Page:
Things fall apart; the center cannot hold

Corpse Fucks Corpse, perhaps one of Sacramento’s greater unknown talents, has been busy churning out a disgusting dose of distortion and vocal chaos, surrounded by its own backdrop replete with anti-religious artwork. You’d never guess that Sacramento was responsible for such wackiness. Although burdened by sound problems—the vocalist was practically inaudible during the entire set—the band trounced upon the Monday night masses at Capitol Garage. Sound withstanding, Corpse Fucks Corpse could be either an Amphetamine Reptile spinoff (à la Surgery or the Cows) or a garage version of early Jesus Lizard. The band features former members of another infamous Loft act whose name escapes me. When asked for the band’s names, the singer—let’s call him “He Who Tries Too Hard to Be Indie”—replied, “I don’t wanna give you my name.” True rock ’n’ roll. Indeed, in the spirit of Arch Hall Jr.’s immortal portrayal of Bud Eagle in Wild Guitar. Where’s Cash Flagg when you need him?

Next up was the evening’s highlight, the Soiled Ones from Seattle, with a sound akin to Brainiac and the best moments of Scratch Acid. Judging by the sweaty antics (in the form of water weight loss) of vocalist Johnny Whitney alone, the 100-plus crowd received 110 percent of his energy. Drummer Hannah Blilie beat the crap out of her kit while bassist/vocalist Adam Miller laid down a mean foundation to nauseate and titillate the crowd’s espresso-filled senses. Although extremely loud, the Soiled Ones won over the majority of those in attendance with the help of percussionist/guitarist Devin Welch’s overt enthusiasm. From a band that picks up dates (and parties) where it can get them, it would suffice to say that the Soiled Ones deserved a real venue tonight.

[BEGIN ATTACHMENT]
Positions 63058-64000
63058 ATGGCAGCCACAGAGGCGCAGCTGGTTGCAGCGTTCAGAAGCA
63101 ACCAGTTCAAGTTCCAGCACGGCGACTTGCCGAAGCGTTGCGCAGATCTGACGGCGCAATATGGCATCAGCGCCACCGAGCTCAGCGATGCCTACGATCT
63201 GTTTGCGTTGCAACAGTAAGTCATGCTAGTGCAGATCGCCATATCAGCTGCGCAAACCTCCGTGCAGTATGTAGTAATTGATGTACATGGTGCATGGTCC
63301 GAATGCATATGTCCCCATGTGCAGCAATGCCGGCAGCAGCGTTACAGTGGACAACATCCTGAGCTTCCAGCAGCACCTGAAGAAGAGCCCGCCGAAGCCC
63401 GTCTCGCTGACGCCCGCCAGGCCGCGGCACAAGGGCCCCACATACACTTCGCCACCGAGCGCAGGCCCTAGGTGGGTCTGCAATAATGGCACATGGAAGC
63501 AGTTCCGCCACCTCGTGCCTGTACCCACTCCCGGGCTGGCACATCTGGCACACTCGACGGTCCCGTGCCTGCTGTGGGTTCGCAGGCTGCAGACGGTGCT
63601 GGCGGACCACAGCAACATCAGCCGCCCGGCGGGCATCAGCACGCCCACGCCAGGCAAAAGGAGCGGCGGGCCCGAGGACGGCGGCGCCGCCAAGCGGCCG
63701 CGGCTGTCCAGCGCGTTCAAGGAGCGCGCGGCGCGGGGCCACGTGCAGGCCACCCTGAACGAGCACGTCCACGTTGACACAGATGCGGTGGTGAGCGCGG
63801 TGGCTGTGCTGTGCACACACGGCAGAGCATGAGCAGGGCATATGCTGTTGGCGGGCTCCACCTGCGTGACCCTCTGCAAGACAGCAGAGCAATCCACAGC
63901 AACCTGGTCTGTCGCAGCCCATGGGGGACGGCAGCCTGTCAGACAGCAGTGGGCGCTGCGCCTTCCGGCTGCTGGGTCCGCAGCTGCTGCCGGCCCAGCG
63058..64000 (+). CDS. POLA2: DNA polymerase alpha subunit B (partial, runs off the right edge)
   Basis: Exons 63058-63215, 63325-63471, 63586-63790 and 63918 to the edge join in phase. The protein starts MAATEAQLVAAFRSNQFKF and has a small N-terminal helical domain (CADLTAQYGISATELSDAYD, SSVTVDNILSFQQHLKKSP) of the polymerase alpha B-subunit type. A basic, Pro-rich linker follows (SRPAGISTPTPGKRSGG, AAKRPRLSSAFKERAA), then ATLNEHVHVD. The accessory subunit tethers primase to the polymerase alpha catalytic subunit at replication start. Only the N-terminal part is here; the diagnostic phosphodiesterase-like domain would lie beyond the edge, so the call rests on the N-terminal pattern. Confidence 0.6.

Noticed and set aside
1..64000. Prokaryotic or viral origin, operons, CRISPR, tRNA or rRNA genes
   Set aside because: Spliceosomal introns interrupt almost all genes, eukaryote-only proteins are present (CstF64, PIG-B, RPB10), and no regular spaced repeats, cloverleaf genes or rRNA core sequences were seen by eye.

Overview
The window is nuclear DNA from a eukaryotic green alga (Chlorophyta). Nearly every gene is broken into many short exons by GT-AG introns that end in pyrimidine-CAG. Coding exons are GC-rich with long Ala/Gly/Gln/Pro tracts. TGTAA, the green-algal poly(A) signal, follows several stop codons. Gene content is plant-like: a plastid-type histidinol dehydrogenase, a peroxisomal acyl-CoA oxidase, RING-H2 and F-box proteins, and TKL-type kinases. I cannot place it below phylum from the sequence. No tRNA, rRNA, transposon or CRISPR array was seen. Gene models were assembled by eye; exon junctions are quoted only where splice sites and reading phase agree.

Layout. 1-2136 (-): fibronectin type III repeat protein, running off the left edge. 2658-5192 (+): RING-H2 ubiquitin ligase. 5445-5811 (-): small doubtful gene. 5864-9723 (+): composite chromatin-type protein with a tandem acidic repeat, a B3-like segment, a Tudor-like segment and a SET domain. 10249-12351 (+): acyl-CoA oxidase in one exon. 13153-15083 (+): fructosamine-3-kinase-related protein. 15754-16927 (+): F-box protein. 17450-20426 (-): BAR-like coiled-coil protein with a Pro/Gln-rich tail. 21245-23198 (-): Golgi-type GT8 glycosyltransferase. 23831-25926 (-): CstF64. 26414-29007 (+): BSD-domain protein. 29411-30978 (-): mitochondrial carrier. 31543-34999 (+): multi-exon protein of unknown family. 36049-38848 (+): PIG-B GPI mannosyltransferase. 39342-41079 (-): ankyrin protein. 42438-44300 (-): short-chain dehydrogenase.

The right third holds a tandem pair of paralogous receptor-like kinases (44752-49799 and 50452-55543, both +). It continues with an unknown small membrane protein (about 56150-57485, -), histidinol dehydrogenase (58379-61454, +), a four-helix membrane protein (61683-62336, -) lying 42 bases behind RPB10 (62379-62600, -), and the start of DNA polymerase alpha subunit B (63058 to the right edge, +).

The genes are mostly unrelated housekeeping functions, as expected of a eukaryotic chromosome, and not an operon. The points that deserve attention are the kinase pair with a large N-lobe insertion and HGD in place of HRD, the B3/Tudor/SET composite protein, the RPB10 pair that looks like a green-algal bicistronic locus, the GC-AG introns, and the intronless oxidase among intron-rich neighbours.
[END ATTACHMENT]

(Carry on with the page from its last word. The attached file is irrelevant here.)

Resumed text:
Pleasure Forever, a three-piece from San Francisco, played an uninteresting blend of indie rock, mostly from its Sub Pop debut. Although billed as co-headliners with the Faint, it was obvious who the real headliner was.

Everybody has been talking up the Faint’s live show like it was the second coming—of new wave, at least—so naturally I was a little anxious to catch the band’s live set. Again, the hype didn’t live up to my expectations. Given a changeover that took over half an hour, the general consensus was to leave while the going was good. And, after launching into their first track, it was apparent these boys had a couple of Cabaret Voltaire and Red Flag albums in their collection. Sporting trademark black clothes, cool indie lighting (in other words, very little) and energy to burn, the Faint kept my interest for about, oh, 20 minutes. Ummm …

After my fifth iced espresso, it was obvious I needed something more. Roughly 10 minutes later, I felt the urge to dig up my Econochrist compilation: True rock ’n’ roll, indeed.